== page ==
$40 Million Penalty for Marine Pollution Underscores the Importance of Environmental Compliance and Corporate Social Responsibility

On December 1, 2016, the U.S. Department of Justice announced that Princess Cruise Lines Ltd. pleaded guilty to felony charges stemming from pollution of the ocean.  The $40 million penalty is the largest-ever criminal penalty for marine pollution, setting a precedent for future cases related to contamination of marine environments.

This decision is a landmark act by both the U.S. Department of Justice and Princess Cruise Lines.  It underscores two important realities in today’s maritime industry: first, a concerted effort and significant action to identify, address and hold perpetrators accountable for marine pollution at the highest levels of the U.S. government; and second, a critical and ongoing shift within the maritime industry toward greater corporate social responsibility.

Let’s address both points.

Maritime environmental pollution is not new.  With ongoing research and a deeper understanding of ocean environments, we are constantly aware of the impact our actions have on fragile marine ecosystems and the planet.  For centuries, maritime pollution occurred without an understanding of what happens to our trash or debris.  Today, we know better and operate with several levels of maritime environmental compliance regulations from International Maritime Organization, federal, state and even local players.  It is a complicated and sometimes confusing set of regulations.  For many years, a culture of cover up and slaps on the wrist sent the message to large marine players that environmental compliance was not a high priority for governments or enforcement bodies.  The December 1 decision turns that culture on its head, underscoring once and for all the significant harm of environmental pollution and the significant action the U.S. government is willing to take to address, prevent and hold accountable its perpetrators.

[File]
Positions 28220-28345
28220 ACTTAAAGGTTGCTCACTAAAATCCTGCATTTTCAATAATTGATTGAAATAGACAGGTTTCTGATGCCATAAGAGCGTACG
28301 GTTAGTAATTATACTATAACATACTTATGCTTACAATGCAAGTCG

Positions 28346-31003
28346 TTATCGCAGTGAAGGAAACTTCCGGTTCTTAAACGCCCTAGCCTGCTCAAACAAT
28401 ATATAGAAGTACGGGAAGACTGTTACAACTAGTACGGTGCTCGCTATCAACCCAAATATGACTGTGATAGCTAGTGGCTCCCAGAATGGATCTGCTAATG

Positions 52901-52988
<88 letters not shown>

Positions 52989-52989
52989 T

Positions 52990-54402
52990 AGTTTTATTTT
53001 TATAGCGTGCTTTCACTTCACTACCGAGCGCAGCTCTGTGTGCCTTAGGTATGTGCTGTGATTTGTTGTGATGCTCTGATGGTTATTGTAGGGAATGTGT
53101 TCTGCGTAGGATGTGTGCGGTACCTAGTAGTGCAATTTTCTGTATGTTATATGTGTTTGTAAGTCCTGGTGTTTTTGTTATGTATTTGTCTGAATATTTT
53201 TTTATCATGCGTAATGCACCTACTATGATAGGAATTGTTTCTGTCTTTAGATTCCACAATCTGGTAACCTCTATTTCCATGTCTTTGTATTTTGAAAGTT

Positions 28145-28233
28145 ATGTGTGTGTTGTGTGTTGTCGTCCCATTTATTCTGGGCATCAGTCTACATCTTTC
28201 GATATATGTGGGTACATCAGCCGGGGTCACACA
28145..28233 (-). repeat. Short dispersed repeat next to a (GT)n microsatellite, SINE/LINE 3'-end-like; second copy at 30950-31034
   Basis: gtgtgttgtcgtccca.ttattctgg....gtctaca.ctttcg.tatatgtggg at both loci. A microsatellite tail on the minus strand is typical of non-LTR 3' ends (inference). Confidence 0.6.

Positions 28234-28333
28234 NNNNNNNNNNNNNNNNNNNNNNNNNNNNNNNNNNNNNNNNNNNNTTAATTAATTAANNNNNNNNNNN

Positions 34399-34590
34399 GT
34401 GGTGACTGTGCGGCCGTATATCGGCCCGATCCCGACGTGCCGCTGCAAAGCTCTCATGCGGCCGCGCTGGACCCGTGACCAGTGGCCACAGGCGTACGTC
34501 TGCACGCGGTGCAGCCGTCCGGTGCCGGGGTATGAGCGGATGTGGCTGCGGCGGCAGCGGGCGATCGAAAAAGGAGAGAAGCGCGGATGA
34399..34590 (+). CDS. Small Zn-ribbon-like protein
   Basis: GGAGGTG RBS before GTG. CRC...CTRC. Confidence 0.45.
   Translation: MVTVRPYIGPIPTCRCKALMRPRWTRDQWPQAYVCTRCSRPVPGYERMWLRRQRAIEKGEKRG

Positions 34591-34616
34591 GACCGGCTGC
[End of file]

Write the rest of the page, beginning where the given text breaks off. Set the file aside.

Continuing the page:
Maritime environmental pollution can easily take place knowingly or unknowingly.  All too easily compliance errors can happen, and out of fear these errors may be covered up.  When an error is not caught, it is easy for employees to become complacent and continue to perpetrate the error.  This degrades a company’s culture of compliance. We commend Princess Cruise Lines for investigating the non-compliance errors and strengthening their corporate compliance and oversight process regarding environmental compliance and protection.  This case is a painful reminder of the importance of constant training and oversight, but also an example of how a company can do the right thing and hold itself accountable. By doing so, Princess Cruise Lines not only took responsibility for its actions, but sent a message to passengers, crew and regulators that it takes environmental compliance seriously and will take the necessary measures to strengthen its culture of compliance.

Regular corporate environmental compliance training is essential for not only educating staff and crew, but also for sending the message that environmental compliance is important.  Oversight and supervision also play a critical role in creating a culture of compliance.  While mistakes can happen even when staff is well educated, corporate oversight and supervision can prevent these mistakes from happening continually and address short cuts.  At TMS, we encourage the entire maritime industry to take lessons from the case – to strengthen their culture of compliance on board and on shore, and to address compliance shortfalls swiftly and directly with immediate action.


12-02-2016 at 5:59